Immersive theatre in London
Get involved in ways you never thought possible at these immersive theatre productions
Immersive theatre, interactive theatre, site-specific theatre; call it whatever the hell you like, but London is bursting with plays and performances that defy stuffy conventions to offer you an experience that’s more like a real life adventure than an evening at the theatre. Walk through fantasy landscapes; eat and drink with actors; get chased by the bad guys; help commit a crime – screw virtual reality, you can do all these things and more in the flesh, in London town. Here’s our round up of London theatre’s wild side.
Les Enfants Terrible jump on the current trend, and thirst, for immersive theatre experiences with this brand new version of Lewis Carroll's classic 'Alice's Adventures in Wonderland'. This is an epic retelling which takes place in the spooky vaults underneath Waterloo Station. There are over 20 rooms to explore, as well as a huge tea table and original music. Puppets, storytelling, circus and spectacle make up the show, which follows Alice and her buddies - the Cheshire Cat, the caterpillar and the Red Queen - around the weird world. After the show, there are three bars to hang out in and one where you can buy food.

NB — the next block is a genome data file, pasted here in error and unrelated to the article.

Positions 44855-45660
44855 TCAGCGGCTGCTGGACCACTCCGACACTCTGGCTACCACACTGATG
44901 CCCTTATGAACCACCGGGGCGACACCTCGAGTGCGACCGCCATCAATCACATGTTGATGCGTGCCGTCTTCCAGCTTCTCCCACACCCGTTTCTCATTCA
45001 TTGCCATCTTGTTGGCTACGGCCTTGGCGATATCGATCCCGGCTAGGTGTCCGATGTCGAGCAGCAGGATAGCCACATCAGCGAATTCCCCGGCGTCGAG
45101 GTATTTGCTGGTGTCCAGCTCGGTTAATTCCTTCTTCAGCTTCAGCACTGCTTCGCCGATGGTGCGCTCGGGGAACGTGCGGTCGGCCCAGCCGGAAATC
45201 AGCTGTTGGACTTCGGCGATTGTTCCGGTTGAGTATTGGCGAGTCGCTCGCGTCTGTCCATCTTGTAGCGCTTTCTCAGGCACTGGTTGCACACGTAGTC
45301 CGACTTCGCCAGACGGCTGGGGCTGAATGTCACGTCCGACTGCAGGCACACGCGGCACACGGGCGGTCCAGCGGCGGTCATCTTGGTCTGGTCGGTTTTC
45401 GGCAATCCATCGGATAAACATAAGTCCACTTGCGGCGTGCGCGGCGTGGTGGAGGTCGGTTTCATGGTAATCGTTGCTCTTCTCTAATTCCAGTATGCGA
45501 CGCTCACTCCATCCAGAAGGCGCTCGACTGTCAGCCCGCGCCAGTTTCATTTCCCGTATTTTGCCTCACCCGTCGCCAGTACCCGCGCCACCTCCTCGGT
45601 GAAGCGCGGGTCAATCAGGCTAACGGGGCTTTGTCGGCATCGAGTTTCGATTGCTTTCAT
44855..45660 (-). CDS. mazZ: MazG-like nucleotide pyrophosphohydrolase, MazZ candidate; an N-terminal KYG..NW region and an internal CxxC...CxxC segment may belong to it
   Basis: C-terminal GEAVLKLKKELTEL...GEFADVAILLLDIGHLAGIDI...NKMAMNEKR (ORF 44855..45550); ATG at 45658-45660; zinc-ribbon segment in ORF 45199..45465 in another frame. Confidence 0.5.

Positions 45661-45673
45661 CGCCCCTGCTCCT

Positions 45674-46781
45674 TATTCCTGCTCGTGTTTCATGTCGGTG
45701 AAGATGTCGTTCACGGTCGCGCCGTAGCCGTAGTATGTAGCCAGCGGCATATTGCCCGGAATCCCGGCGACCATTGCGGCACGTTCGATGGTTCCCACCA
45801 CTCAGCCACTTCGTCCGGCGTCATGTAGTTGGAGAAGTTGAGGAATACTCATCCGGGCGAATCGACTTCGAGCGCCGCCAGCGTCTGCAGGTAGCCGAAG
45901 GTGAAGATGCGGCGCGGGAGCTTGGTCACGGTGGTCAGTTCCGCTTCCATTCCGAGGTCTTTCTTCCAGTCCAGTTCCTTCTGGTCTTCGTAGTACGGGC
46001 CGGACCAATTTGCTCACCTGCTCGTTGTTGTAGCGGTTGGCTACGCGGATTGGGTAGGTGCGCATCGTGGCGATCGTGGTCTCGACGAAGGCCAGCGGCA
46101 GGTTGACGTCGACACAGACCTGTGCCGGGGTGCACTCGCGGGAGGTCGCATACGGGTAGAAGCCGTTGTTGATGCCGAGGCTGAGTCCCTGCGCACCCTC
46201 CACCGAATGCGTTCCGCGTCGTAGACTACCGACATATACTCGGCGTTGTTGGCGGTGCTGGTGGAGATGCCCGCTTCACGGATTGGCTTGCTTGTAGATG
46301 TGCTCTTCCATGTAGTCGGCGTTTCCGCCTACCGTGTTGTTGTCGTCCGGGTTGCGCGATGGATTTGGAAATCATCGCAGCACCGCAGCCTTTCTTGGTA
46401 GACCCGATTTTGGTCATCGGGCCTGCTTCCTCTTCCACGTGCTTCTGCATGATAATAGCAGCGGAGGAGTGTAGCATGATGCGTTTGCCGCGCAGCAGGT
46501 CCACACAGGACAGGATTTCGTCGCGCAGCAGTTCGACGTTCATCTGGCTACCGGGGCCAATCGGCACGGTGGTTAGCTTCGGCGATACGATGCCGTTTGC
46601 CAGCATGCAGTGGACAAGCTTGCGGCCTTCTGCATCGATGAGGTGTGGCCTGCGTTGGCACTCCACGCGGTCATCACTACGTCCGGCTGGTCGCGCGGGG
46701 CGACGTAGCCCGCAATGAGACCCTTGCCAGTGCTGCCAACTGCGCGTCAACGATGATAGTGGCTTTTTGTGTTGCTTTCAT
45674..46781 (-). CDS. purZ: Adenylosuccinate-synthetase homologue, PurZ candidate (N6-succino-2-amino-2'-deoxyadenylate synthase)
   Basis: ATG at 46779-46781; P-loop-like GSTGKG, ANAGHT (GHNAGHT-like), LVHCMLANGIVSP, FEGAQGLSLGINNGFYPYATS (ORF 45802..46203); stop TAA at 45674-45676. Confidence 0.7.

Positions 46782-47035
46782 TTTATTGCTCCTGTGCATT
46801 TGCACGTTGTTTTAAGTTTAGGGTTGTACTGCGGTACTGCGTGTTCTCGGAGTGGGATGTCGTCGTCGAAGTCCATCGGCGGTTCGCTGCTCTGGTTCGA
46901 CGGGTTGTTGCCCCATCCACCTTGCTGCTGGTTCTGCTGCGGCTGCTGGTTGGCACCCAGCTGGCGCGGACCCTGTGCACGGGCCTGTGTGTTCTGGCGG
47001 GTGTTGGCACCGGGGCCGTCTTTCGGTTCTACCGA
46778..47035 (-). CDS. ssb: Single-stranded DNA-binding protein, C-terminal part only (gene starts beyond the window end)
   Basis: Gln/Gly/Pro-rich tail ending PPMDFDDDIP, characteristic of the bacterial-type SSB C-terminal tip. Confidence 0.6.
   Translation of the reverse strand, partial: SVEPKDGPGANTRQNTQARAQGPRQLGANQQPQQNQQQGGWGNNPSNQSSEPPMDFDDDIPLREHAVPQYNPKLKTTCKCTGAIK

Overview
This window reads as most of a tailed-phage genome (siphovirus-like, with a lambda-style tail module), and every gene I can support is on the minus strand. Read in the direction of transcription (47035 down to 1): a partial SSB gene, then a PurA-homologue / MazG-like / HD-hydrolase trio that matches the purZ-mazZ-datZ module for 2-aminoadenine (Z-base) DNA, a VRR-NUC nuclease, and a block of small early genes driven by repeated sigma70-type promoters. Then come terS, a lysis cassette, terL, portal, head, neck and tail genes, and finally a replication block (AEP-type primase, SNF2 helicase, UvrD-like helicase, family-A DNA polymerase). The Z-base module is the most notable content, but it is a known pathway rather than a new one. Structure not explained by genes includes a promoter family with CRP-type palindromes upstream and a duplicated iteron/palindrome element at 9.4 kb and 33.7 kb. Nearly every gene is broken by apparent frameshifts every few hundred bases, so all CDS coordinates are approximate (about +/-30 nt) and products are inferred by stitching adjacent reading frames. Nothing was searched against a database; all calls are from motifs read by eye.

- Rated as: 4/5
- Critics choice
The scariest thing about these six short adaptations of the Brothers Grimm’s more off-piste fairytales is the price tag: £45 is a hell of a lot to fork out for what is, essentially, a fairly stripped-back evening of high class but no frills storytelling.
Pioneering theatre company non zero one stage their biggest show to date - a piece for 93 others which looks at the choices that change our path in life. The innovative and often immersive non zero one have made interactive, audience-led shows for small groups since 2009, including their 'You'll See (Me Sailing in Antarctica)' which took place on the roof of the National Theatre where audience and performers shared stories about their past and present. 'Mountaineering' is their first work in a theatre auditorium and asks the audience to reflect on the choices that have brought them to the theatre that night.